Belton residents continue to fight for village surgery
PUBLISHED: 17:08 30 March 2012
“WE will not give up,” was the resounding message from parishioners in Belton who are fighting to save their village surgery.
Community spirit was in full force as more than 100 people crammed into Moorland’s Primary School hall to air their views and receive answers from NHS chiefs at a public meeting on Tuesday.
Bosses at NHS Norfolk and Waveney say Belton Surgery is not up to scratch and there is no cash to open a new surgery in the village.
Therefore it plans for the 1,200 patients to be transferred three miles away to Millwood Surgery at Bradwell before it shuts its doors for the last time on June 6.
Concerns were raised at the meeting over the cost of travelling to Millwood, and if some of the older residents would be able make the journey.
Belton vicar, the Rev Rosie Bunn said: “My concern is for the elderly and how they are going to get to Millwood. Some older people can’t drive themselves and something has to be done.”
Residents suggested looking at other sites in the village and they were told that it would cost nearly £1m to repair and improve the current surgery which is unsuitable.
Andrew Morgan, chief executive of NHS Norfolk and Waveney, said: “I know the anxiety you are feeling. I promise that I will take these views away to see if there’s anything else we can do.”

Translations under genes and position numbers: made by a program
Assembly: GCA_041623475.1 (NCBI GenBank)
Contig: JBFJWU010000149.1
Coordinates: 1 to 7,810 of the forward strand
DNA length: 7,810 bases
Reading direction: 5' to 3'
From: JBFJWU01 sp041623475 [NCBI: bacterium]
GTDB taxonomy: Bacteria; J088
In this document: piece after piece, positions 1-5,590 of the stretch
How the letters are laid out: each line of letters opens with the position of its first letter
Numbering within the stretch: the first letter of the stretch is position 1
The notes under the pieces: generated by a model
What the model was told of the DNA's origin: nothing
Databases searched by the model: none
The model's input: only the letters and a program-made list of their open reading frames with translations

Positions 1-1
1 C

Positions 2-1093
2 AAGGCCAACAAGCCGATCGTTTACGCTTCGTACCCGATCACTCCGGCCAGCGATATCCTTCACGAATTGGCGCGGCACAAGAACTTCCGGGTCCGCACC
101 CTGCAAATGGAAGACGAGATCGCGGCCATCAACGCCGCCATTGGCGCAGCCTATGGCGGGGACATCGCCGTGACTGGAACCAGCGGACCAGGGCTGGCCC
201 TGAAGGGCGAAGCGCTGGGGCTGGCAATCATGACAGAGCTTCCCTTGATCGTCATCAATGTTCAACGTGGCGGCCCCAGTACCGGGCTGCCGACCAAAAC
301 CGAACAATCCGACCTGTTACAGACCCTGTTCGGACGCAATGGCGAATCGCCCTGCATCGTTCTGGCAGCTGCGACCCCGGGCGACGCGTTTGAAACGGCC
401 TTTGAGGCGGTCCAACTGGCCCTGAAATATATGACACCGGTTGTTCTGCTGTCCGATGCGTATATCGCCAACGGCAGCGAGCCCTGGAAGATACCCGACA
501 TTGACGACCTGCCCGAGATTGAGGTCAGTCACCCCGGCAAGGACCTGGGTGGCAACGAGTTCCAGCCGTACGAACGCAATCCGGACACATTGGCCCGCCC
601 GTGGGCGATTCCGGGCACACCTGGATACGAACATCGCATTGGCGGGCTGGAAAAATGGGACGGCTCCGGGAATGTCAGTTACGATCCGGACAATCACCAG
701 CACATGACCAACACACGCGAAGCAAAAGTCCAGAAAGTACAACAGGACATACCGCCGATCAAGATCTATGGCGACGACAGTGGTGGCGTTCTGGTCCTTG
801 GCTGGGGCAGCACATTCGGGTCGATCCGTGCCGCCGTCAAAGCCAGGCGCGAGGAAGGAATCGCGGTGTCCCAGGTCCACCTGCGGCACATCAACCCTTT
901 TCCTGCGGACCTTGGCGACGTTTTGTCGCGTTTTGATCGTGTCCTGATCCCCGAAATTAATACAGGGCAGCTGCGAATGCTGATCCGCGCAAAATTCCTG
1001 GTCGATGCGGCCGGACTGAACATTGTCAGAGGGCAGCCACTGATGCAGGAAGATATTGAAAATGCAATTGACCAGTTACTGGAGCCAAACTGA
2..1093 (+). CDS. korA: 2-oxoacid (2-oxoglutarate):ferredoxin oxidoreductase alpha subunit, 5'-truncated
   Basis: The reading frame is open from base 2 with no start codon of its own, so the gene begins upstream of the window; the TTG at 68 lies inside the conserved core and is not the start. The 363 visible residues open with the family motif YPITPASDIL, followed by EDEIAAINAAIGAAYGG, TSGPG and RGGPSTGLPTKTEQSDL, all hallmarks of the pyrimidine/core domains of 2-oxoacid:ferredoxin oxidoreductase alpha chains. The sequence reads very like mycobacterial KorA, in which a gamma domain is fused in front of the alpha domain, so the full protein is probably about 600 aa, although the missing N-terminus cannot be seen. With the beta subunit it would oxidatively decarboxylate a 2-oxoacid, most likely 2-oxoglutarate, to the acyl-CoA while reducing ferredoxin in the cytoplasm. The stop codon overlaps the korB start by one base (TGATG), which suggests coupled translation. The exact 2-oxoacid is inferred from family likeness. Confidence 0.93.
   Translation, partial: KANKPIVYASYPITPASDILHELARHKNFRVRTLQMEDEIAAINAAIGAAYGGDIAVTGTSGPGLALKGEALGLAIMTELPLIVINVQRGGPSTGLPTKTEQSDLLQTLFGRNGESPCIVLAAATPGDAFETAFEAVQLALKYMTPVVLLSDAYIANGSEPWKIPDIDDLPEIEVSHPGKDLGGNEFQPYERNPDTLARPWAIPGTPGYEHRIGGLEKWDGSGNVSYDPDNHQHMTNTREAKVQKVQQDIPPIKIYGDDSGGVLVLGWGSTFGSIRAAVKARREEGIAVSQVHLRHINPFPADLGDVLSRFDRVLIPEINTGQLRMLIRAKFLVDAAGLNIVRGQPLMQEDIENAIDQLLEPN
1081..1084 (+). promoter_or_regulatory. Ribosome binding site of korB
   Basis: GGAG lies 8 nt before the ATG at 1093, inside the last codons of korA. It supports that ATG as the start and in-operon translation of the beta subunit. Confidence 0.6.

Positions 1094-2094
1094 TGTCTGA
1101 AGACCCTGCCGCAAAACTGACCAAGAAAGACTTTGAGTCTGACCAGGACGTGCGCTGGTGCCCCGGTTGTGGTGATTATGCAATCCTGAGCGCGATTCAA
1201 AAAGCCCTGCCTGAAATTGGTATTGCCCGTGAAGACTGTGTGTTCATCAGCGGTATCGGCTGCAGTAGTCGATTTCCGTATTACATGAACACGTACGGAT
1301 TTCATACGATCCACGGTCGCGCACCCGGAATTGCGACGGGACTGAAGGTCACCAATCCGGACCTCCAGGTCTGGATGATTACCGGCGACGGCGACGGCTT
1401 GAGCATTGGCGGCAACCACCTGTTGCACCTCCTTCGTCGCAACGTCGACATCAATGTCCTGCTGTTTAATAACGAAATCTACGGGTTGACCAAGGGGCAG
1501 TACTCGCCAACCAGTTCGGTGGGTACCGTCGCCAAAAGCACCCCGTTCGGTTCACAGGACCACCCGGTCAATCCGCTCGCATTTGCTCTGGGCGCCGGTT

He said the current building had been constructed for residential use. So the only option would be to demolish and rebuild it.
The chairman of the parish council, John Rudrum, asked the health bosses to allow more time for a working party to be formed and for consultations to continue.
But Mr Morgan said: “We can try but I am not bouncing into a 12-month agreement. I am happy to have a working party.”
A member of the public suggested the NHS were only concerned about the finances and said: “You don’t give a monkey’s about us.”
Mr Morgan replied: “We do give a monkey’s. We have been working on an option of trying to replace the surgery which is what I presumed you wanted.
“I don’t think it’s reasonable for us to turn our faces against the NHS standards for care. We can only spend every pound once.”
The community even offered to work together to repair parts of the existing surgery.
Mr Rudrum added: “We will work with you if you will work with us. We need to achieve something.”
But Mr Morgan said he would continue too see if the board could come up with a “workable plan” and would not commit to a timescale.
Mr Rudrum said: “The people of Belton are more than a match for the PCT. We are not going to give up.”
The building is owned by Chris Racey, who bought the surgery in 1986 to save it from closure.
He is still landlord of the St John’s Road surgery building, and says he has no desire to end the lease - despite letting the building at less than the market rate.
Mr Racey said though the £504 per month lease has run out, the tenants have no obligation to leave.
But surgery managers have served notice on him, and he said if the surgery does not meet NHS standards it is only because managers have been “running it down” instead of investing in it.
Patients will remain registered with their original doctor, and NHS bosses are discussing public transport routes with the county council.